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From: Junio C Hamano <gitster@pobox.com>
To: "Jakub Narębski" <jnareb@gmail.com>
Cc: git <git@vger.kernel.org>,
	Abhishek Kumar <abhishekkumar8222@gmail.com>,
	Derrick Stolee <stolee@gmail.com>, Taylor Blau <me@ttaylorr.com>
Subject: Re: What's cooking in git.git (Sep 2020, #03; Wed, 9)
Date: Tue, 15 Sep 2020 14:45:51 -0700	[thread overview]
Message-ID: <xmqqzh5qyar4.fsf@gitster.c.googlers.com> (raw)
In-Reply-To: <CANQwDwc3-n4X16F1Xuf-y-yLeXoGRTeT5c=kVVFXH1E6P=ZEqA@mail.gmail.com> ("Jakub =?utf-8?Q?Nar=C4=99bski=22's?= message of "Tue, 15 Sep 2020 23:25:16 +0200")

Jakub Narębski <jnareb@gmail.com> writes:


>> My gut feeling is that overflow handling needs to be there whether the
>> field is 32-bit or 64-bit.
>
> Not if the size on-disk is the same as the size in memory:
> timestamp_t is usually 64 bit (and even unsigned 64 bit epoch
> would be enough - its range is over twenty times the present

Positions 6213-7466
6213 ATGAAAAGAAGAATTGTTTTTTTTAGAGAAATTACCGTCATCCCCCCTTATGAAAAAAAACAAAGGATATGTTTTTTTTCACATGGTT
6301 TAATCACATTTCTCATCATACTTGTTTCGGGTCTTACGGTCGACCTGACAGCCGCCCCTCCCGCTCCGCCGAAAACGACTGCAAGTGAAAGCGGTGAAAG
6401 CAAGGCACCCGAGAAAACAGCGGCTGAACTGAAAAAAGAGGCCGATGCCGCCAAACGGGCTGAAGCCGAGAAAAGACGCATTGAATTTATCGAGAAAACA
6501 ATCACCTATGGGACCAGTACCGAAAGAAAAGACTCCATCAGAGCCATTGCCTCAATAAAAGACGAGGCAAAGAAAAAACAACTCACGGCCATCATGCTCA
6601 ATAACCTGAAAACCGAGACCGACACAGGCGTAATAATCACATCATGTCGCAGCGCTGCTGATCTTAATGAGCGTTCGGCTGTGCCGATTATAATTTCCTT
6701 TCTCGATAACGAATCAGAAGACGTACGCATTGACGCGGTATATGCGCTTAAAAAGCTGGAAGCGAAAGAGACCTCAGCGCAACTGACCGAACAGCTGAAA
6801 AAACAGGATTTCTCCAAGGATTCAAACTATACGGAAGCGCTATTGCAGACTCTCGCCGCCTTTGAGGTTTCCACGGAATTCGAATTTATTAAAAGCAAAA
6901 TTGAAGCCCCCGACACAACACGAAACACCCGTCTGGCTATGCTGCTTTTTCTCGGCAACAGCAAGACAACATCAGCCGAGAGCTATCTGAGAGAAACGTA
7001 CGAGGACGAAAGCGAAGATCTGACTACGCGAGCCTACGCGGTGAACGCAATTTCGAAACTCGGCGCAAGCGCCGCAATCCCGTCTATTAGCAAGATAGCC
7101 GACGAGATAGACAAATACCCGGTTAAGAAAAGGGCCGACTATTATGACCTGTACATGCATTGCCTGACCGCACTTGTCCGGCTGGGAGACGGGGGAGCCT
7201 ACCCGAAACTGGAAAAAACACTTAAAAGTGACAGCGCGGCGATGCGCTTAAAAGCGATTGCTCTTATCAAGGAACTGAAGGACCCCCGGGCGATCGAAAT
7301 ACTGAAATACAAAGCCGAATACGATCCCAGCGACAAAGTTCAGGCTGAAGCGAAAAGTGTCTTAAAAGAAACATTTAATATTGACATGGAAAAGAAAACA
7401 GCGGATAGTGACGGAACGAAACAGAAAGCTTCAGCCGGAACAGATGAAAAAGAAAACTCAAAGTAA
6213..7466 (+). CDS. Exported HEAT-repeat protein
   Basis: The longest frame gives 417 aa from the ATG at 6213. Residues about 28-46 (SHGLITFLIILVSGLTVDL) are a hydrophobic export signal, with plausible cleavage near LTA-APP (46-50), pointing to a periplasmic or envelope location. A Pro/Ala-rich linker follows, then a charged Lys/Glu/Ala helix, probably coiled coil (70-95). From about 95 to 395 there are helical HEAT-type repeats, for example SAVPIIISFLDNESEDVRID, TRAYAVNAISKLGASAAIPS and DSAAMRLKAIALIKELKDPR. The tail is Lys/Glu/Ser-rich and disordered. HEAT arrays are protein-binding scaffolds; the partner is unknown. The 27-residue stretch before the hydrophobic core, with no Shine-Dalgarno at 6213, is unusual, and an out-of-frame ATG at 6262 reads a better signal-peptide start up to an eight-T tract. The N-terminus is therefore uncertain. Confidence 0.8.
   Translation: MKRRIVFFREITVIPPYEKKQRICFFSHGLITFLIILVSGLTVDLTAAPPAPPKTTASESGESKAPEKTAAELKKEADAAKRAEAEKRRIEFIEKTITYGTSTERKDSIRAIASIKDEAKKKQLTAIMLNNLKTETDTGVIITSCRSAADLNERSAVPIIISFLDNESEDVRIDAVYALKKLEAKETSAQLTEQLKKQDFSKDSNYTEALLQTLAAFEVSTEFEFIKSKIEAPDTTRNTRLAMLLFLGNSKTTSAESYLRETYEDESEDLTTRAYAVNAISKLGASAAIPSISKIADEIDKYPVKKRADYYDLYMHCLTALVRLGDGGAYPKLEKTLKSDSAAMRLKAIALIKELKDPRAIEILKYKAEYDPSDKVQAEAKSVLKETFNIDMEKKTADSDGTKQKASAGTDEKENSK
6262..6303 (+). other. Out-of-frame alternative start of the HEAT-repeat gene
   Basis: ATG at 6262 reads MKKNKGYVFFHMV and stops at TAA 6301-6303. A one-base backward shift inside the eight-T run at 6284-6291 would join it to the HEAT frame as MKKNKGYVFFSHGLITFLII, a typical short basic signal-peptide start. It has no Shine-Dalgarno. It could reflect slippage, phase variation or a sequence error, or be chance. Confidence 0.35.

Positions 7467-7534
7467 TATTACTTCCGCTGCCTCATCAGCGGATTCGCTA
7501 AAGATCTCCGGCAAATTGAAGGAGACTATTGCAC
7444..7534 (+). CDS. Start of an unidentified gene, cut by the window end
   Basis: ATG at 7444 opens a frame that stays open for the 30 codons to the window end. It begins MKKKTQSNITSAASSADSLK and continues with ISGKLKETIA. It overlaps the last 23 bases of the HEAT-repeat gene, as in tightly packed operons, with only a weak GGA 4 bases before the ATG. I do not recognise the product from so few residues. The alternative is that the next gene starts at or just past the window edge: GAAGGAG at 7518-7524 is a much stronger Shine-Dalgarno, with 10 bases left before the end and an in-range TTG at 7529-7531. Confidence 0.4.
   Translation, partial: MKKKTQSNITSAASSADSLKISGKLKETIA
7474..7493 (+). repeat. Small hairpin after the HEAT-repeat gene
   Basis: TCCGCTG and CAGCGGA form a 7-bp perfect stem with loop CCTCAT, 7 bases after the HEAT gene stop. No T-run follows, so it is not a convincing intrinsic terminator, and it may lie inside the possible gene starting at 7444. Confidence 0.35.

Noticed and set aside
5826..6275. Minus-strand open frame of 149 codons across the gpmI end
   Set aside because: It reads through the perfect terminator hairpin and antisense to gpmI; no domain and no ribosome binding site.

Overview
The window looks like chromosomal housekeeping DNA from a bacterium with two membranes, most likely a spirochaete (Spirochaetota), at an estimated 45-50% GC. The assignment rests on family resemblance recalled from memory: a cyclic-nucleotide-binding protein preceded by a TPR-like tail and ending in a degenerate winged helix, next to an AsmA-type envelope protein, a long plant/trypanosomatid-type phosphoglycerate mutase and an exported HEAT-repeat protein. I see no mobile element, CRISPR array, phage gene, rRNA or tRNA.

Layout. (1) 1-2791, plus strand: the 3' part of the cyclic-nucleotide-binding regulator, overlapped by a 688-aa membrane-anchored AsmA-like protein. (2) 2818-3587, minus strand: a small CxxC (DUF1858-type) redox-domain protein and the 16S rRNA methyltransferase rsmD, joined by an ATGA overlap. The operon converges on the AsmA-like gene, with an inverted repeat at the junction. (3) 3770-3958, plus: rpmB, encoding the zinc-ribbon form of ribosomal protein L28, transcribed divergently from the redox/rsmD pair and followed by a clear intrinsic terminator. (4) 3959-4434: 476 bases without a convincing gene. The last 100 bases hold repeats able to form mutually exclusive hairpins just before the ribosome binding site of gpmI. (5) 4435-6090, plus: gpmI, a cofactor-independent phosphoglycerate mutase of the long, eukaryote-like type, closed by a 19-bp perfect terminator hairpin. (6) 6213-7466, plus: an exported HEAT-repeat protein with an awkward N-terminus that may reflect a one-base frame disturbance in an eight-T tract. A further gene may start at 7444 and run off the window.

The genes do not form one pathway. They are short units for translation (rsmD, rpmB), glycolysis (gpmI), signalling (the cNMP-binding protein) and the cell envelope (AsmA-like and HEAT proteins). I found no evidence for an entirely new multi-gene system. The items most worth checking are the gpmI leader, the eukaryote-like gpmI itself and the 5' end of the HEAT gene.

> age of the universe per direction).

Yes, and "corrected commit dates" is about accommodating commits
with absurd out-of-sync timestamp mixed in a history with commits
with correct timestamp, right?  What happens if the absurd timestamp
is near the limit of the range?  You do not have to live through the
end of the universe---you only have to create a commit object that
records such a timestamp, no?


  reply	other threads:[~2020-09-15 21:47 UTC|newest]

Thread overview: 13+ messages / expand[flat|nested]  mbox.gz  Atom feed  top
2020-09-09 22:32 Junio C Hamano
2020-09-09 23:07 ` Eric Sunshine
2020-09-10  4:52   ` Junio C Hamano
2020-09-15 22:48     ` Eric Sunshine
2020-09-15 22:54       ` Junio C Hamano
2020-09-15 19:05 ` Jakub Narębski
2020-09-15 19:32   ` Taylor Blau
2020-09-15 21:14   ` Junio C Hamano
2020-09-15 21:25     ` Jakub Narębski
2020-09-15 21:45       ` Junio C Hamano [this message]
2020-09-15 21:48         ` Taylor Blau
2020-09-15 22:32           ` Junio C Hamano
2020-09-15 22:02         ` Jakub Narębski

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